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Museum Link:

Source Link:

Date Minted: August 23, 2018

Artist Description: Spacious  

CohentheWriter’s Commentary:

Felt it was right to put on Nick Drake’s “Pink Moon” before I started writing about Tethered, a piece from early on in the Superrare career of artist FollowFridays which features, aptly, a pink moon. Huge and luminous, it dominates most of the image, a quasi-unfamiliar version of our own moon, though one that has been flipped and discolored. Collage of the type FollowFridays uses in Tethered is rather rare in their oeuvre, one dominated by still-lifes of a sort and cheeky half-political imagery. This is an artist who seems most interested in micro instead of macro. Much of their early works focus on animal heads —a crow’s, a lion’s, a pair of human skulls. Tethered is their first Superrare foray into collage, here presented perhaps less extremely than it would later on, when blood drips upon hundred-dollar bills, when a dolphin’s face is superimposed onto Hitler’s body, when a fish explodes out of a toilet. Perhaps it’s not traditional collage; there’s usually a narrative that can be drawn out of the context. Tethered is perhaps less keen on narrative and more keen on some impressionistic emotion. It’s a deeply ironic piece, the title in direct oxymoronic opposition to the subject matter itself. 

It should really be called Untethered, as the image displays two images with little physical connection to each other, certainly not connected by anything within the frame which we can see. The aforementioned pink moon takes up about half the image, hung stationary over the right half of the frame. On the other side, after a chasm of outer-spatial blackness, a lone astronaut faces the moon, one arm at her side, another at her hip. Between them, a phrase blinks on and off like a faulty neon sign outside a dive bar. “Tethered no more…. ..” (sic) it reads. 

For collage, Tethered is pretty empty, empty enough that it makes me doubt if this kind of moniker is even appropriate. Better yet, it’s kind of an anti-collage, with blank space taking up the majority of the image, and even when there are oddly-sourced images presented within that collage, they are, in the case of the pink moon, huge and lacking detail. The image is most dominantly characterized by its lack of collage, by its encircling each of its disparate images with emptiness, which conjures feelings of antipathy and loneliness. For an image that so powerfully displays a message about untethering, that seems rather apt.

I mentioned before that Tethered is less keen on narrative, and while I stand by that, there is a certain narrational undercurrent that I believe serves as foundation for the subsequent emotional expression. The dominant images here, the moon and the astronaut, are storied images within cryptocurrency. The moon, of course, to denote “mooning” or the hyper-rise in value of a coin, NFT, or other web3 property. The astronaut representing those on the journey upward (at least as far as I can tell from my research; Google is strangely bereft of knowledge about this astronaut, which I know to be a widespread motif). This piece was minted on August 23rd, 2018, a small lifetime before NFTs and crypto art would find mainstream footing. Ditto cryptocurrencies themselves. From January 1s of that year until August 23rd when the piece minted, Ethereum had fallen almost 80%, from ~$1200 a coin to around ~$250, and if I’m extrapolating backwards knowing what I know from the current mass crypto exodus after the latest market crash, it’s safe to assume that the huge loss of value led to many fleeing the space. I imagine they were the same people once screaming loudly about a moon mission, considering themselves astronauts themselves, en route to an easy life and an impending fortune.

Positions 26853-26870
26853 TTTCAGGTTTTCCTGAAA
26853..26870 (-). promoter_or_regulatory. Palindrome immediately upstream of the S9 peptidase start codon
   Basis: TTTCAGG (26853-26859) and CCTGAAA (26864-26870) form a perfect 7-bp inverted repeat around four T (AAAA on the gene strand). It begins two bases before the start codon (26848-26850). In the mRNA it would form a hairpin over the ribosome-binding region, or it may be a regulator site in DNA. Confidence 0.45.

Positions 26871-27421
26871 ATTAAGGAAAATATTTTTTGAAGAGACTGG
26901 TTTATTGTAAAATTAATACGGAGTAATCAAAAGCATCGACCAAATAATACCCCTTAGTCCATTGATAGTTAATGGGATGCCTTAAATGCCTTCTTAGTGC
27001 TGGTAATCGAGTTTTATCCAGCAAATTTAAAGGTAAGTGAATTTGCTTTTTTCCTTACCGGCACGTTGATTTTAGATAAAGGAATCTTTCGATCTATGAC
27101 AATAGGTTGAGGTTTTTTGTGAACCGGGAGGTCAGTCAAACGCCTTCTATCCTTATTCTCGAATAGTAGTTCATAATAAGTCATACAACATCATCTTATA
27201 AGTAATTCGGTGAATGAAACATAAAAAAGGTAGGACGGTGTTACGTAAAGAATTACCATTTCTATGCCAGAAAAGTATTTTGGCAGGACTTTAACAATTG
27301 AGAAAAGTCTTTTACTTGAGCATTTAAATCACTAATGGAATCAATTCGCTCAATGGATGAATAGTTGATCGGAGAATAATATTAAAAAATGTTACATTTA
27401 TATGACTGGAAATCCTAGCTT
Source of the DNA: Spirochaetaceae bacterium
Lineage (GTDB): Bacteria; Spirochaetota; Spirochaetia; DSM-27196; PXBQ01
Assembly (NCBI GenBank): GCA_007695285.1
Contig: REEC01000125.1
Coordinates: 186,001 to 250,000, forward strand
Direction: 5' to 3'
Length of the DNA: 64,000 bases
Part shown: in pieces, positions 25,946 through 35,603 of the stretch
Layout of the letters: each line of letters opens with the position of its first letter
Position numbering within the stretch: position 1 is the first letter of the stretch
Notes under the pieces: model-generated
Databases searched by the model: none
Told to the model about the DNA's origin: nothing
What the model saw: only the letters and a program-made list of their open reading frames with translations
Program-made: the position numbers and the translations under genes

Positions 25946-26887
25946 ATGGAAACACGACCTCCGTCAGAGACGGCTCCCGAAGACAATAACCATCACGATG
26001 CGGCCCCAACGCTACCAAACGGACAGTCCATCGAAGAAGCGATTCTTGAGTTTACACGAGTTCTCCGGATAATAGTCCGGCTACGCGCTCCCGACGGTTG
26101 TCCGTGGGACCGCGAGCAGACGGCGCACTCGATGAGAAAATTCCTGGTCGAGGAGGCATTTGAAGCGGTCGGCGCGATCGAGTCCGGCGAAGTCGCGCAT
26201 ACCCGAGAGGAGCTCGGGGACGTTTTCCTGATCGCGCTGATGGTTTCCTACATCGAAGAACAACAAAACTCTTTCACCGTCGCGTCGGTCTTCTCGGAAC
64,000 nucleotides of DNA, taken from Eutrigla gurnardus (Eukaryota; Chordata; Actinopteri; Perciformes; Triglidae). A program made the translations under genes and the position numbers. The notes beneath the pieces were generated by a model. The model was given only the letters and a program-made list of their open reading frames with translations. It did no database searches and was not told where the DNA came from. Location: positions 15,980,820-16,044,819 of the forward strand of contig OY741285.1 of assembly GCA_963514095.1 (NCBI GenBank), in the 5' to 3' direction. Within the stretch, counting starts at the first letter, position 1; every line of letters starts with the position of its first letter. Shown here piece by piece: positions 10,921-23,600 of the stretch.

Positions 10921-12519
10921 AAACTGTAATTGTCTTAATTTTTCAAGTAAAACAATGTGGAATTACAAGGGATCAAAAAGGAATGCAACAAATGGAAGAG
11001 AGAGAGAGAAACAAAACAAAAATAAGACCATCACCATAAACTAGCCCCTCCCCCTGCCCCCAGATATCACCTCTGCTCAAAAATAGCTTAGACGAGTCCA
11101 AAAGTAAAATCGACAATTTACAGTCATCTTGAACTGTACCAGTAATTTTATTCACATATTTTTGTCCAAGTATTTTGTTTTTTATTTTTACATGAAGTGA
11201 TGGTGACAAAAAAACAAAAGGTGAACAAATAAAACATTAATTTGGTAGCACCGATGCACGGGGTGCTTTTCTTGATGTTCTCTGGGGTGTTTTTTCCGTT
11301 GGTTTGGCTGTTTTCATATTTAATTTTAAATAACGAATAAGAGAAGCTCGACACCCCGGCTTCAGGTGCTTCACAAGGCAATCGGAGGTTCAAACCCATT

A market crash doubtlessly changes that calculation. And when I see this lone astronaut, one hand outstretched back towards the same moon which once must have motivated them, I feel not only the alienation of their newfound solitude, I can sense the final snapping of a rope without any more slack to give. 

While we can’t see her face, the astronaut is positioned towards the moon —now discolored and turned upside-down, perhaps representing topsy-turvy and unfamiliar market conditions— like a young person at a train station, their lover speeding away on the leaving locomotive, and what can they do but reach out pitifully as the object of their affection escapes their grasp. 

And so that’s ultimately what I mean when I say that the narrative, even if it’s perhaps imagined, works to prop up the emotional resonance of the piece, that this slight amount of context helps add an aura of melancholy and pained valediction to the images. The lonely astronaut, leaving at long last the moon which had been their guide and their light. The moon, which does not vanish but which languishes forevermore with its newfound lack of occupancy. The ever-growing chasm of space between them. And the key words in the piece, not “Tethered” but “no more.” Because neither party wanted their separation to occur. But it did. And now everything, both astronaut and planetary body, is adrift. 

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